Christopher Paul Curtis, . . Random/ Lamb, $15.95 (272pp) ISBN 978-0-385-90159-8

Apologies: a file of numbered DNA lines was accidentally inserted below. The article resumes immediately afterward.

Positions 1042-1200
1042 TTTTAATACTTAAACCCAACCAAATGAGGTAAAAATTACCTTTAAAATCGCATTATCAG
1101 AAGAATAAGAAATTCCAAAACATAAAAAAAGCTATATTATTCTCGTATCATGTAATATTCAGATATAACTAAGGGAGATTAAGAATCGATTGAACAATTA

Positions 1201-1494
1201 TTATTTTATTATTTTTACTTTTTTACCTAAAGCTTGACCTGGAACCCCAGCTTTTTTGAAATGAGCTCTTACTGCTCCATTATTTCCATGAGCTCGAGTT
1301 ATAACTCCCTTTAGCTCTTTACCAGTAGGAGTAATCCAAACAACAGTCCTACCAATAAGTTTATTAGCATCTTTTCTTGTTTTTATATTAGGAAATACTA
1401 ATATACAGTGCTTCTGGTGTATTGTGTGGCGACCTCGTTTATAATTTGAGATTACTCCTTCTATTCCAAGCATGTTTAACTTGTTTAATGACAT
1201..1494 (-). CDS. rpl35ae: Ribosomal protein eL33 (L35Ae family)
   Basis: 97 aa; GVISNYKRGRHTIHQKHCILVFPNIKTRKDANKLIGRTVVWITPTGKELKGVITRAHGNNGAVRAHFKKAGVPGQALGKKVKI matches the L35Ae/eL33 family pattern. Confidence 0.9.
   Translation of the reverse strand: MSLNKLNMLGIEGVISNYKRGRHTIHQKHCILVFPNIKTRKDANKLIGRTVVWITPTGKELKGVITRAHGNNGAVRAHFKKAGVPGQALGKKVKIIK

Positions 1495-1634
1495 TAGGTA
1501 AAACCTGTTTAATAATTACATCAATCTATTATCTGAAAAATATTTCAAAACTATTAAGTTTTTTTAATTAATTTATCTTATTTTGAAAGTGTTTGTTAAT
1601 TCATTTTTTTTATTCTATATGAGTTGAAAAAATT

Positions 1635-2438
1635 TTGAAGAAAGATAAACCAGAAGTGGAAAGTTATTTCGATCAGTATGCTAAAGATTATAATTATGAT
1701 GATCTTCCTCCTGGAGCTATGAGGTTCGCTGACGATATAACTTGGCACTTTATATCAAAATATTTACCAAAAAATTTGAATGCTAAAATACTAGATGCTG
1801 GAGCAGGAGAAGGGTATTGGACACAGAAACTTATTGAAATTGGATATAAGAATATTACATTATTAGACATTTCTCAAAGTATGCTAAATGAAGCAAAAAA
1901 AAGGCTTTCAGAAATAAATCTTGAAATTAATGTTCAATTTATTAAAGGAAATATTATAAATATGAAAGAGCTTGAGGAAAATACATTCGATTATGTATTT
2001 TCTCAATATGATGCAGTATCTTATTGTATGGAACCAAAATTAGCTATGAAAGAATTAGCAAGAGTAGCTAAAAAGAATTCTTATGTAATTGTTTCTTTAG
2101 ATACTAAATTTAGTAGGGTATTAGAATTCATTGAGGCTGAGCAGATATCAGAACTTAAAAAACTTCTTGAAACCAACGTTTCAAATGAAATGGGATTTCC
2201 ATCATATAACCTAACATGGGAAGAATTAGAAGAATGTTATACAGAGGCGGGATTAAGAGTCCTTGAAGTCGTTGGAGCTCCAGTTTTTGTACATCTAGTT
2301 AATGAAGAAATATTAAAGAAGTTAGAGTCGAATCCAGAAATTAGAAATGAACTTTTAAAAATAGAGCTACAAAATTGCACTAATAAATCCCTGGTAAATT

Curtis (Bud, Not Buddy ; The Watsons Go to Birmingham ) invites readers to visit present-day Flint, Mich., and to meet one of its wealthiest 15-year-olds, Luther T. Farrell. From the outside, narrator Luther's life might seem enviable. He drives a luxury vehicle, using a "for-real, honest-to-God, straight from the Secretary of State phony driver's license" that says he's 18. His education fund is worth $92,510 and he's a top student on his way to becoming the winner of the Whittier Middle School science fair for the third consecutive year. The down side: Luther is constantly kept under the thumb of his hyperstrict mother, "the Sarge," a woman who has lied, cheated and extorted her way to "own[ing] half the ghetto." When not in school, Luther is put in charge of doing the Sarge's dirty work, cleaning out the rat-infested apartments of evicted tenants and taking care of the elderly residents at the adult rehabilitation center owned by his mother. Happiness and independence seem out of Luther's reach until he devises a way to "buck" the Sarge the same way she has "bucked" the system. The hero's sense of humor and his interest in philosophy bring levity to Luther's bleak trappings. Featuring characters so lively they seem to jump off the page and a gratifying resolution in which all characters get their comeuppance, this vibrant modern-day battle between greed and morality proves that there is more than one way to come out on top. Ages 10-up. (Sept.)